Medicare EPs who successfully demonstrate meaningful use of certified EHR technology during the relevant EHR reporting period may be eligible to receive an incentive payment, subject to an annual limit, equal to 75 percent of the EP's allowed charges submitted not later than two months after the end of the calendar year. The amount of the annual EHR incentive payment limit for each payment year will be increased by 10 percent for EPs who predominantly furnish services in an area that is designated as a geographic health professional shortage area (HPSA).

Medicaid EPs who adopt, implement, upgrade, or meaningfully use certified EHR technology in their first year of participation in the program, and successfully demonstrate meaningful use in subsequent years, may be eligible for an incentive payment amount, subject to an annual limit.

For more information on the EHR Incentive Program visit http://www.cms.gov/EHRIncentivePrograms/.

Initiatives for consumers to compare quality

The Affordable Care Act was designed not just to control healthcare costs, but also to improve quality of care. The Federal government is creating tools to allow people to compare a variety of provider quality measures.

The Hospital Compare Web site is a tool to assist consumers in comparing the quality of care that hospitals provide. It provides a list of US hospitals, including hospital demographics (location, hospital type) and ratings on 44 quality-of-care measures. It also includes data on some Department of Veterans Affairs medical centers. Information is available at http://hospitalcompare.hhs.gov/hospital-search.aspx?AspxAutoDetectCookieSupport=1.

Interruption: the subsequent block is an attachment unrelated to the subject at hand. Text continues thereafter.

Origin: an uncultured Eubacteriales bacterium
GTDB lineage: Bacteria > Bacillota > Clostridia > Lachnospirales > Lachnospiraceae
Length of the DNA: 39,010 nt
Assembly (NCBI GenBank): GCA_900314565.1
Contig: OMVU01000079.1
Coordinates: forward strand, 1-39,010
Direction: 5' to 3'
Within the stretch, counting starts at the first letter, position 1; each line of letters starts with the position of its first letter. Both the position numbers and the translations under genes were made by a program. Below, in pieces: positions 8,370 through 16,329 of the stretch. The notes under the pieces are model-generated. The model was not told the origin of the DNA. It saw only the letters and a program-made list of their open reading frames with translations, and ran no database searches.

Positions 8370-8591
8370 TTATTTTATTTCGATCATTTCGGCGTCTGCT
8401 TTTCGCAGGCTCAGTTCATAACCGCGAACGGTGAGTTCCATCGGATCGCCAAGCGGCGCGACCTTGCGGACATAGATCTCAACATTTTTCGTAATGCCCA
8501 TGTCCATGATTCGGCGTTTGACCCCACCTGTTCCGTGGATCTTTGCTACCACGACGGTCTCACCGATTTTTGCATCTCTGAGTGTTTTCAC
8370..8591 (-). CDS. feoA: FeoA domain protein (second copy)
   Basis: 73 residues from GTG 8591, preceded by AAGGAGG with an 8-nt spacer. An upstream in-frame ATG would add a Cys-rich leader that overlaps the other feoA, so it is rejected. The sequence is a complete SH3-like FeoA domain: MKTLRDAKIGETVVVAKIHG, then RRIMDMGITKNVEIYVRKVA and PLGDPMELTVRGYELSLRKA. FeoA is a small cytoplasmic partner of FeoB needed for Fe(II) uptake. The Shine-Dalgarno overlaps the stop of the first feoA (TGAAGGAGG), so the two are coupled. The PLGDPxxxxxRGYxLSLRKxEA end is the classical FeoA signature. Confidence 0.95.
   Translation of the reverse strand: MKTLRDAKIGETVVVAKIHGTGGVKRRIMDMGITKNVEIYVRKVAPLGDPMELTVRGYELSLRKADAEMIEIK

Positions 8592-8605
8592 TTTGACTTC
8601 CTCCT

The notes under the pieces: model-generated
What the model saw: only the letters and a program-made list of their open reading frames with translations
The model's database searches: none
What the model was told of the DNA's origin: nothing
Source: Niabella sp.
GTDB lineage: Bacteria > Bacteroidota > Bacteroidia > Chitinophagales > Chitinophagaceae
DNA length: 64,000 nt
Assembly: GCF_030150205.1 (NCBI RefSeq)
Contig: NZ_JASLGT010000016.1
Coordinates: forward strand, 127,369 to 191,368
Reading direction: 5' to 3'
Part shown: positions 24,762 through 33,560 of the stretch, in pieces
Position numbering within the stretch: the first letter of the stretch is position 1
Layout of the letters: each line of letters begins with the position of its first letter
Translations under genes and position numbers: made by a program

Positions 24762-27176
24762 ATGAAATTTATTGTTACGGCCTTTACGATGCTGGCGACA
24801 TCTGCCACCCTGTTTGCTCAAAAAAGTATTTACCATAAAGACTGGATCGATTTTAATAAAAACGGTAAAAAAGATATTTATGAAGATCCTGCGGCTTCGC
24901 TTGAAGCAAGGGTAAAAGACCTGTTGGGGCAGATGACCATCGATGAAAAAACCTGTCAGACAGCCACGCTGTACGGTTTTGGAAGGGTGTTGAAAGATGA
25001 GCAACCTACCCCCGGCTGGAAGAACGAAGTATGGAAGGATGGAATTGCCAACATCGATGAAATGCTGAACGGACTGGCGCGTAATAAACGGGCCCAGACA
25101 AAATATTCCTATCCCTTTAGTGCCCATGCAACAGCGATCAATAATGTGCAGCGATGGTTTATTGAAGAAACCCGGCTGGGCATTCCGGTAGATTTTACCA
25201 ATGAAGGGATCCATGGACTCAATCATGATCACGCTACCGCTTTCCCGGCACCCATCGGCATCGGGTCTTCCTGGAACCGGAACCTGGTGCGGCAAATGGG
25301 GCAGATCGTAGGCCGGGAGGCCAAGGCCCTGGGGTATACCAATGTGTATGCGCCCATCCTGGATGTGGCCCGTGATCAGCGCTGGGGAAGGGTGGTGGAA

The Affordable Care Act requires CMS to establish a Physician Compare Web site by January 1, 2011. It will contain information on physicians enrolled in the Medicare program and other eligible professionals who participate in the Physician Quality Reporting Initiative (PQRI). Section 10331 of the Affordable Care Act also requires CMS to implement a plan to make information on physician performance publicly available through the Physician Compare Web site no later than January 1, 2013 (and for reporting periods beginning no earlier than January 1, 2012).

Affordable Care Act initiatives

Other provisions of the Affordable Care Act establish new entities to test innovative payment and service delivery models to improve quality of care while reducing health spending. AAOMS is monitoring these initiatives closely as the findings of the groups studying them will ultimately pave the path for the future of healthcare reimbursement.

Patient-Centered Outcomes Research Institute (PCORI)

  • Comparative effectiveness research

Center for Medicare and Medicaid Innovation (CMI)

  • Alternative payment models
  • Value-based purchasing (VBP)
  • Accountable care organizations (ACOs)
  • Bundled payments
  • Episode groupers/acute care episode (ACE) demonstration
  • Value-based payment modifier (under the Physician Fee Schedule)
  • Medical Home Shared Savings Program demonstration